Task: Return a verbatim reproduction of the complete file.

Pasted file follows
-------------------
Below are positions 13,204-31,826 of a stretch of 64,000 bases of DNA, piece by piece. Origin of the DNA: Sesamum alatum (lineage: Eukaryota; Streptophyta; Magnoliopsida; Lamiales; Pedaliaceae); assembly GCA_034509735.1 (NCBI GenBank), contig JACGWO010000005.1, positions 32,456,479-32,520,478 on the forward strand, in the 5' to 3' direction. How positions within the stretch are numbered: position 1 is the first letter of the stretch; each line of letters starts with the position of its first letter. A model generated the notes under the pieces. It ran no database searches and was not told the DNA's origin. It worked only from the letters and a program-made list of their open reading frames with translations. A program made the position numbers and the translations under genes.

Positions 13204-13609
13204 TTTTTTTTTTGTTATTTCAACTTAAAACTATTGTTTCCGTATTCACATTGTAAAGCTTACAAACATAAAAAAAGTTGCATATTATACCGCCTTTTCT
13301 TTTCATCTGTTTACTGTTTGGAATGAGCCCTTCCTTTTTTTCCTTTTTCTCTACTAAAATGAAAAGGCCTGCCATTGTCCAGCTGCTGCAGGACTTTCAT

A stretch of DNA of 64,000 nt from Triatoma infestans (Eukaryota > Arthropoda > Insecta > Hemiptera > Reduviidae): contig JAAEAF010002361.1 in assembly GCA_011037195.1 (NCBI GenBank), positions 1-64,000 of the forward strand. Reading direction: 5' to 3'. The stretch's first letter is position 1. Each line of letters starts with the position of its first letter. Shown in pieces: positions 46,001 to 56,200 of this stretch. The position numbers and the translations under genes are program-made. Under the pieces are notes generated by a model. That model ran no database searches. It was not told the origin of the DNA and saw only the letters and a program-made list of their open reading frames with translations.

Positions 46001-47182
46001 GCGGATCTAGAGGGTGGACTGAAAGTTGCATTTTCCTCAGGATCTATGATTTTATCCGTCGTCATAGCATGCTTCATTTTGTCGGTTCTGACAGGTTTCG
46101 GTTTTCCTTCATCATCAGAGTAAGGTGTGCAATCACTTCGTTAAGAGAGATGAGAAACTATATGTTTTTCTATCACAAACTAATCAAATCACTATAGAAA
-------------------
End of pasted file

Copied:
Below are positions 13,204-31,826 of a stretch of 64,000 bases of DNA, piece by piece. Origin of the DNA: Sesamum alatum (lineage: Eukaryota; Streptophyta; Magnoliopsida; Lamiales; Pedaliaceae); assembly GCA_034509735.1 (NCBI GenBank), contig JACGWO010000005.1, positions 32,456,479-32,520,478 on the forward strand, in the 5' to 3' direction. How positions within the stretch are numbered: position 1 is the first letter of the stretch; each line of letters starts with the position of its first letter. A model generated the notes under the pieces. It ran no database searches and was not told the DNA's origin. It worked only from the letters and a program-made list of their open reading frames with translations. A program made the position numbers and the translations under genes.

Positions 13204-13609
13204 TTTTTTTTTTGTTATTTCAACTTAAAACTATTGTTTCCGTATTCACATTGTAAAGCTTACAAACATAAAAAAAGTTGCATATTATACCGCCTTTTCT
13301 TTTCATCTGTTTACTGTTTGGAATGAGCCCTTCCTTTTTTTCCTTTTTCTCTACTAAAATGAAAAGGCCTGCCATTGTCCAGCTGCTGCAGGACTTTCAT

A stretch of DNA of 64,000 nt from Triatoma infestans (Eukaryota > Arthropoda > Insecta > Hemiptera > Reduviidae): contig JAAEAF010002361.1 in assembly GCA_011037195.1 (NCBI GenBank), positions 1-64,000 of the forward strand. Reading direction: 5' to 3'. The stretch's first letter is position 1. Each line of letters starts with the position of its first letter. Shown in pieces: positions 46,001 to 56,200 of this stretch. The position numbers and the translations under genes are program-made. Under the pieces are notes generated by a model. That model ran no database searches. It was not told the origin of the DNA and saw only the letters and a program-made list of their open reading frames with translations.

Positions 46001-47182
46001 GCGGATCTAGAGGGTGGACTGAAAGTTGCATTTTCCTCAGGATCTATGATTTTATCCGTCGTCATAGCATGCTTCATTTTGTCGGTTCTGACAGGTTTCG
46101 GTTTTCCTTCATCATCAGAGTAAGGTGTGCAATCACTTCGTTAAGAGAGATGAGAAACTATATGTTTTTCTATCACAAACTAATCAAATCACTATAGAAA